## ParthKohli 2 years ago Classical mechanics.

1. ParthKohli

|dw:1370881868506:dw|At what time will the particles collide?

2. ParthKohli

@amistre64

3. ParthKohli

|dw:1370882089218:dw|

4. ParthKohli

I tried this:$s_1 = 4t + \dfrac{1}{2}t^2$$s_2 = 2t + \dfrac{1}{2}t^2$And $$s_1 + s_2 = 30$$ so$t^2 + 6t = 30 \Rightarrow t^2 + 6t - 30 = 0$

5. ParthKohli

But am I right?

6. amistre64

i see that is what, acceleration up top and speed on the bottom?

7. ParthKohli

Yes.

8. amistre64

$\frac12at^2+v_it+d_i=\frac12\alpha t^2+\beta_it+\delta d_i$ $\frac12t^2+4t+0=-\frac12t^2+2t+30$

9. amistre64

im wondering it that should be a -2t over on the right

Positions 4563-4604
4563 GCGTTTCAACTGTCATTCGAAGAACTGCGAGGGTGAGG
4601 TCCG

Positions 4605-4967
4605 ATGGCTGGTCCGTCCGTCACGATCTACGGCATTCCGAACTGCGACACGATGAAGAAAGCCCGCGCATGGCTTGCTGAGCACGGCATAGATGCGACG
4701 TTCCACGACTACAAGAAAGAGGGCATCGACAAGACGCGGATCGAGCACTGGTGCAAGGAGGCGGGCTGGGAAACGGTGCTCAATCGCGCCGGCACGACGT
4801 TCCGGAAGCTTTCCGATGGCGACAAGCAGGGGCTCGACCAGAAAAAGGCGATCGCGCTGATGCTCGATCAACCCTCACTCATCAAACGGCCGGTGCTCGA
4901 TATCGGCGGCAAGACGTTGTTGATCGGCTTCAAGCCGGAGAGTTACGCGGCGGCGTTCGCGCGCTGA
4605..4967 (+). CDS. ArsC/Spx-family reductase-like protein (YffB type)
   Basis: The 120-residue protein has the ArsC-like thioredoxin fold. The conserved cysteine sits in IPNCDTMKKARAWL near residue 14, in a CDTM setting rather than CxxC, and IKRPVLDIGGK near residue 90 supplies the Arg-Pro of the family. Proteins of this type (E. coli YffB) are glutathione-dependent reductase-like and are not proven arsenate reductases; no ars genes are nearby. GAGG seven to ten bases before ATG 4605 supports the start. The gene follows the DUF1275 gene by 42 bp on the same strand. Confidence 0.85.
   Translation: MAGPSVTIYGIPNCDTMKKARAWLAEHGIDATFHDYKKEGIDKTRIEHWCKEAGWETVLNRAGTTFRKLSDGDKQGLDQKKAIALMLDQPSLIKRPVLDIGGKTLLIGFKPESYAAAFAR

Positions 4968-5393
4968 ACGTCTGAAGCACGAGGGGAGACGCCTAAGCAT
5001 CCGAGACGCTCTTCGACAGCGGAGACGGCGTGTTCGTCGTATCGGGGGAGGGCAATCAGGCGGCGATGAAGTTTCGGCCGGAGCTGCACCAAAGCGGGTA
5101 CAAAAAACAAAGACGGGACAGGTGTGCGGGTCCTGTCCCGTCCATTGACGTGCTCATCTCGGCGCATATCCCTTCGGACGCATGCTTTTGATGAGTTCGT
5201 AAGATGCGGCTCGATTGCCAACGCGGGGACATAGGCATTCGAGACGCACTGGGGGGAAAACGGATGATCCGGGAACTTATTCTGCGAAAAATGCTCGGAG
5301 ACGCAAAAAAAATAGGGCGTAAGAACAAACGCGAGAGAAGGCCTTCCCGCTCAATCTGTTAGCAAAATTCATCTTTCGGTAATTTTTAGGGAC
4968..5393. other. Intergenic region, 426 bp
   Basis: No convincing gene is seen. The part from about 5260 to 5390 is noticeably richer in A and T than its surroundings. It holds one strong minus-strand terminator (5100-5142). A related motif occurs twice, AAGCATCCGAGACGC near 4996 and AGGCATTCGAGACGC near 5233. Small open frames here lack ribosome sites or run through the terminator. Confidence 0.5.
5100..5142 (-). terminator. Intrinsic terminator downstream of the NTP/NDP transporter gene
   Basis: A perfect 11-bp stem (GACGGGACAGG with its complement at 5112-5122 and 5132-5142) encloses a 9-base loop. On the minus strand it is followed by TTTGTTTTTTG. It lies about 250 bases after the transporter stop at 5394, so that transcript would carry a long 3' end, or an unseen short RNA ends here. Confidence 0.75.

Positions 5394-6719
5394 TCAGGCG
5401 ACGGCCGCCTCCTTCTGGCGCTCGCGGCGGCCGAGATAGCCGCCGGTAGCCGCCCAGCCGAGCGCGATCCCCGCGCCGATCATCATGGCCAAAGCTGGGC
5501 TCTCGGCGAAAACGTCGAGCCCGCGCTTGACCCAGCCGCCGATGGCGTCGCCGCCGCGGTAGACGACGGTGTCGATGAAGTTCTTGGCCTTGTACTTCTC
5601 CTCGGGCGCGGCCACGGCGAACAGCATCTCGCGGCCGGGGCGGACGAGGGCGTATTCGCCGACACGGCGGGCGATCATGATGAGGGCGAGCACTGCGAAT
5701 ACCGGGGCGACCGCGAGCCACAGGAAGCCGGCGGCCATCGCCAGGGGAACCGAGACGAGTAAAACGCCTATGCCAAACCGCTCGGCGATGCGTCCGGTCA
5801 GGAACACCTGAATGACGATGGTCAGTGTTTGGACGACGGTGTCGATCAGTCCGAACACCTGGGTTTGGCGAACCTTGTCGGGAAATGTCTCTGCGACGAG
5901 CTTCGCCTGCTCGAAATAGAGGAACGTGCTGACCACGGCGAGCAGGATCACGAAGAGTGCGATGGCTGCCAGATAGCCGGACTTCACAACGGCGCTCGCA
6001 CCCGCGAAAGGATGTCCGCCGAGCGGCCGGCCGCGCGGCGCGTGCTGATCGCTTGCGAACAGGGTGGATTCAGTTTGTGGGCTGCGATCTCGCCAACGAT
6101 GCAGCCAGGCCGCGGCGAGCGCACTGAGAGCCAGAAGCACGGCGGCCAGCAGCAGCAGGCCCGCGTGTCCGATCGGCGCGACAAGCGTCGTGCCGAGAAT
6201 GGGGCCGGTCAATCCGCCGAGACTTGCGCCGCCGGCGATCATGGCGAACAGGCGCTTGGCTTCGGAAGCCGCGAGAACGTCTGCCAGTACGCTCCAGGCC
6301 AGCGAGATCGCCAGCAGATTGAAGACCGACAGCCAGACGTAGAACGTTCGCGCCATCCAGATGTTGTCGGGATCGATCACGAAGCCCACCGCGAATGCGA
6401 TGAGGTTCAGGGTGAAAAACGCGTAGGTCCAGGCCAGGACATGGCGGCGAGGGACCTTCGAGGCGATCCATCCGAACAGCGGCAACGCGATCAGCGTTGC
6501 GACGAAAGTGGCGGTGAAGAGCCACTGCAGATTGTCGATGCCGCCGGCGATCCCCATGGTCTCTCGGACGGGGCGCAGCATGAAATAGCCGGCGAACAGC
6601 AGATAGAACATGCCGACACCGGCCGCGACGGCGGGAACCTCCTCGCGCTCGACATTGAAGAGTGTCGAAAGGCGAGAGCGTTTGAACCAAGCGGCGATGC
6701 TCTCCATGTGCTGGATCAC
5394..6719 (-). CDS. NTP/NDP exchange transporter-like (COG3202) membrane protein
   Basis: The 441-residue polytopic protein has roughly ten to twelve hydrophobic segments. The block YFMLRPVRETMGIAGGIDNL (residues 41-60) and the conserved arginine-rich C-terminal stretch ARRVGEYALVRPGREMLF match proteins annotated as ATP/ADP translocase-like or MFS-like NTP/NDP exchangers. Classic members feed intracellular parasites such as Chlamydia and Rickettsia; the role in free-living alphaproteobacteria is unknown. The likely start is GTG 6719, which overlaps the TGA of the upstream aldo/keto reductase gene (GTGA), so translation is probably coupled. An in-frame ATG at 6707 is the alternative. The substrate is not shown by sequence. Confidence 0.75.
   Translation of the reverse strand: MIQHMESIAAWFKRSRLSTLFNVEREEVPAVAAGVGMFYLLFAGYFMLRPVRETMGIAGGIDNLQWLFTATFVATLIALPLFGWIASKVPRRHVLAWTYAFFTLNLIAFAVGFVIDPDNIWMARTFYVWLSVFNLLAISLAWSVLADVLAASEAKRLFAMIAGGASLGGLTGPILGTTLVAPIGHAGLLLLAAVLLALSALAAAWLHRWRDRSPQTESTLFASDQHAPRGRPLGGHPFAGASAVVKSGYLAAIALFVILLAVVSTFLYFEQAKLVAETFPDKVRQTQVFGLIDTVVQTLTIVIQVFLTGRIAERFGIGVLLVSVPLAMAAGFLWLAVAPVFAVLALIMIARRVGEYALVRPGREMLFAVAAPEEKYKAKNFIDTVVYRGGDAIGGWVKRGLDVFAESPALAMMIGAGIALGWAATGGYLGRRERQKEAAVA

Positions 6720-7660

10. ParthKohli

That is what I have also been confused about for a while, but I figured that it should be a $$+$$ because we're dealing with distances and not displacements. If we were dealing with displacements, $$s_1 + s_2$$ would not have been $$30$$ either.

11. amistre64

since velocity is a vector, all assume -2t $\frac12t^2+4t=-\frac12t^2-2t+30$ $t^2+6t=30$

12. ParthKohli

Well, so that leads to $$t^2 + 6t - 30$$... so I am right?

13. ParthKohli

Thanks, another one coming up: this time with circles!

14. Vincent-Lyon.Fr

Yes this is correct. Choose solution with t>0.

15. ParthKohli